Meet the MBA Class of 2023: Stephanie Emmanuelle Mbida, Washington University (Olin)

Stephanie Emmanuelle Mbida

Washington University in St. Louis, Olin Business School

“A changemaker striving to positively impact more lives than I did during my unusual childhood.”

Hometown: New York City, NY/Yaoundé, Cameroon

Fun Fact About Yourself: By the age of 14, I had exchanged letters with more than 275 of the world’s most powerful leaders in politics, business and education, including the Pope, the Queen of England, US Presidents George W. Bush, Bill Clinton and Barack Obama, German Chancellor Angela Merkel, President Sarkozy of France, President Tarja Halonen of Finland and more on issues including mass poverty, education, and the world financial crisis of 2008. I wrote to them, giving my perspective on what I believed to be the true root cause of those issues or bringing up an important detail that I thought ought to be taken into consideration. From there, I offered my suggestions on what to do best. These world leaders answered my letters either personally or via one of their high-level collaborators.

Undergraduate School and Major: Northwestern University, Economics and French

Most Recent Employer and Job Title:  As ambassador of the Cameroonian Red Cross, I was a member of an advisory board to the country’s minister of arts and culture.  I was simultaneously a freelance consultant to the UNFPA Cameroon office.

What has been your favorite part of St. Louis so far? What has made it such a great place to earn an MBA? St. Louis sits at the intersection of a long history of innovation and the emergence of more modern conceptions of what industries and business should look like. Every neighborhood of the city has a unique character to it and I have learned so much from getting to explore so many different cultures and mindsets within such a small area. In that regard, I have really enjoyed pursuing an MBA in this wonderful city. Over the past few months, I have discovered the innumerable opportunities that exist here to do good while acquiring my degree, such as joining the Net Impact Club that highlights local changemakers who strive to make education more accessible to all youths. Additionally, I have been able to engage in social entrepreneurship workshops with local creators who put a new twist onto older ideas to make them more applicable to the St. Louis context.

You’ll be completing your global immersion next spring (update: the class of ’23 is scheduled now to travel in fall ’22). What excites you most about this excursion overseas? As someone who is myself a hybrid product of three different countries and continents, I am constantly reflecting on the innumerable ways in which people strive to achieve the exact same goal (such as economic prosperity for instance) by using vastly different approaches and tools based on their cultural heritage and socioeconomic context. I am particularly intrigued by how these decisions can further alter their surrounding environments into ones that either bring them closer to these goals or instead hinder their progress towards the latter. Consequently, it would be illuminating to have the opportunity to observe in person what factors academic and business leaders take into consideration before choosing to implement a certain business idea and how their actions translate into the real world. I am particularly excited to visit Chile (as is the current plan) because it would provide an important glimpse into how informal and more institutionalized business markets overlap in a nation that bears certain key resemblances with a country much more familiar to me, namely Cameroon.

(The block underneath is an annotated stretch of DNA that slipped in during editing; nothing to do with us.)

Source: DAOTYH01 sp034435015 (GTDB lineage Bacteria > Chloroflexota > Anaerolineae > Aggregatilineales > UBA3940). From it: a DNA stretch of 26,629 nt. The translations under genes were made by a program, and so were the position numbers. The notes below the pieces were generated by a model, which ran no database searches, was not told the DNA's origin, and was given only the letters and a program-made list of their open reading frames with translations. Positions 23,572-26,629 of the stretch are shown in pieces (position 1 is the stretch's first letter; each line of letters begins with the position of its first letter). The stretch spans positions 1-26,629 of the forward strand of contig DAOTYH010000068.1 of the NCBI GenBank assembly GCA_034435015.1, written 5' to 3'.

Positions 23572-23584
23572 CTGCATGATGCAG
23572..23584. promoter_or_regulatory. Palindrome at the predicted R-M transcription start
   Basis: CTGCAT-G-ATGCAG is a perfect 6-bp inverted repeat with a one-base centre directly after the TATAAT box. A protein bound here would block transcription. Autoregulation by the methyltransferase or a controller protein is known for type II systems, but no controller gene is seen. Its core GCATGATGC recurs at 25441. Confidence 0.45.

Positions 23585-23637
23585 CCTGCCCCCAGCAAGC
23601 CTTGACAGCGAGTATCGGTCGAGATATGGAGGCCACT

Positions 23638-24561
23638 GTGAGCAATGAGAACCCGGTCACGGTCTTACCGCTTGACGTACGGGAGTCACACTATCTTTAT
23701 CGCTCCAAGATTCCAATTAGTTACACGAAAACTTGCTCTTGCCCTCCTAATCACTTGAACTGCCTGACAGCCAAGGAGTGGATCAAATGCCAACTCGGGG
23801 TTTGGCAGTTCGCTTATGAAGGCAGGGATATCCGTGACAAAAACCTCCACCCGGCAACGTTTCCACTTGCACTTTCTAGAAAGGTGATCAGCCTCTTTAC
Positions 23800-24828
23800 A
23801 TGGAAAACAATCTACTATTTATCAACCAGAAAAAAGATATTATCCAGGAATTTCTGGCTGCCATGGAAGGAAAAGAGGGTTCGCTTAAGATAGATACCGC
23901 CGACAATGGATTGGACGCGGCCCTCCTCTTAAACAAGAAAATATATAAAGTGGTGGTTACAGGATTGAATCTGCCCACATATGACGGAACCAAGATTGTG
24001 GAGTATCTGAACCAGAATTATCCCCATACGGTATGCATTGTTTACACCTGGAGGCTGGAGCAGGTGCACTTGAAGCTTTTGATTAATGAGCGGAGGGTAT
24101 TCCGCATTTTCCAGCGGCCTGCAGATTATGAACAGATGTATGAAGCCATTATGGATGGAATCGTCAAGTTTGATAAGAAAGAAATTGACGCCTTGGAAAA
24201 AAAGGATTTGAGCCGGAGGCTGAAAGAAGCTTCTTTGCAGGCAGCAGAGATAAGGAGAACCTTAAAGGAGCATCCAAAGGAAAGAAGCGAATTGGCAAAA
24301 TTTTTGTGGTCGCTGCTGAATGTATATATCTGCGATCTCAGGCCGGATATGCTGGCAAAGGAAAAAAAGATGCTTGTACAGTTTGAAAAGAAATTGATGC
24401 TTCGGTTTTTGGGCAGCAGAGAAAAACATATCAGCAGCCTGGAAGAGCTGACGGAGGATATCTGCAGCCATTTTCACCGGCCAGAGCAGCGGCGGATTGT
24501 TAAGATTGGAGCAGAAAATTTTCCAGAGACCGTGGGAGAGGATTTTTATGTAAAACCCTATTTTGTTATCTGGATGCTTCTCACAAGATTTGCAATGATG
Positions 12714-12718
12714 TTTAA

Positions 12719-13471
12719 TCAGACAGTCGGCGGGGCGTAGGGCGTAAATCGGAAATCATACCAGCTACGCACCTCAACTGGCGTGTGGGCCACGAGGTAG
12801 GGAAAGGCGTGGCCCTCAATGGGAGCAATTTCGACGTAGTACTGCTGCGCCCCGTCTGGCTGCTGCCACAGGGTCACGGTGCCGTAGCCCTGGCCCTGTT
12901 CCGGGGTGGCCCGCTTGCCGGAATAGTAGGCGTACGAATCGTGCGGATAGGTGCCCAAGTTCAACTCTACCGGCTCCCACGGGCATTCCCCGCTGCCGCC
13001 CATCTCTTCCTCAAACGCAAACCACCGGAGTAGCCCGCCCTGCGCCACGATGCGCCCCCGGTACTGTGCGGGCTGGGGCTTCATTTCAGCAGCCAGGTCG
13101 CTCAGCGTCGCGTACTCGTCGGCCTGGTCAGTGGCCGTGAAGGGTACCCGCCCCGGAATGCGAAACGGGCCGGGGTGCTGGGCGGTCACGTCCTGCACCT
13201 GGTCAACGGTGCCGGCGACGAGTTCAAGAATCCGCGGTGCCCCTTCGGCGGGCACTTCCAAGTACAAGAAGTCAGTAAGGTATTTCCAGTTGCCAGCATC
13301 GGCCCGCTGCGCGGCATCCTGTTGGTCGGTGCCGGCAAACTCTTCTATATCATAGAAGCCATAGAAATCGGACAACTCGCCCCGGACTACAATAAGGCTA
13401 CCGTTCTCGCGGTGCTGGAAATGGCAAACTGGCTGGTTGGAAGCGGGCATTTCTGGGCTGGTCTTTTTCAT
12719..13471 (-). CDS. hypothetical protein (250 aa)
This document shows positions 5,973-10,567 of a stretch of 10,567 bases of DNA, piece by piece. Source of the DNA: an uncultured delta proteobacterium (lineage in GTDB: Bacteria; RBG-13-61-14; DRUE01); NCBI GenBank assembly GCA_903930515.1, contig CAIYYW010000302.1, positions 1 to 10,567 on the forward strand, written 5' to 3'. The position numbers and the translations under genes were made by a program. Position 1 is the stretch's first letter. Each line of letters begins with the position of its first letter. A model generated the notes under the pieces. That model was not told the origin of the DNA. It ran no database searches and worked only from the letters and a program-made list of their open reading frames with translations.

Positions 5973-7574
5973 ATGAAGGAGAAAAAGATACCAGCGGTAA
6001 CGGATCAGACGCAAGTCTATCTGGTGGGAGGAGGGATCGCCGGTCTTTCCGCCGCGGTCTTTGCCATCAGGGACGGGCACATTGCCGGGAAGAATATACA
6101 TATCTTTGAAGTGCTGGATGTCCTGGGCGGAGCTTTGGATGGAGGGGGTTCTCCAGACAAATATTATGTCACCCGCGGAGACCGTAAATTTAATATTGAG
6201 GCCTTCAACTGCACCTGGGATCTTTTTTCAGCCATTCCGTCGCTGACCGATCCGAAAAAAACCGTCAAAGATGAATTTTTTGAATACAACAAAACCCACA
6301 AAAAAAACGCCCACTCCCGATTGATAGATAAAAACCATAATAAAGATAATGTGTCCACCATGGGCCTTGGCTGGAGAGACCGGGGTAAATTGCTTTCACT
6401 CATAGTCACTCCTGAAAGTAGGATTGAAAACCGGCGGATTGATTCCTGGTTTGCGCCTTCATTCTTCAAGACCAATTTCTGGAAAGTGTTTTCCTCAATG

Aside from your classmates, global immersion and location, what was the key part of the Olin MBA programming that led you to choose this business school and why was it so important to you? One aspect that has particularly marked me about our program is the way that Olin really strives to drive home the dual concepts that our learning must be grounded in principles and the skills we accumulate here are not meant for us to keep for ourselves. And indeed, in every class we have had thus far, our professors actively endeavor to give us the opportunity to translate the concepts we are exploring into the real world, be it through discussion, experiential practice (with outside entities), or constant internal review. And we are constantly reminded that knowledge without principle can become an immensely destructive force. While there are innumerable decisions and situations that can not easily be characterized as just “good” or “bad,” our curriculum has done a great job of offering us the tools to consciously weigh our moral obligations – not only to our future shareholders and employers, but also to the members of the communities our businesses impact as well.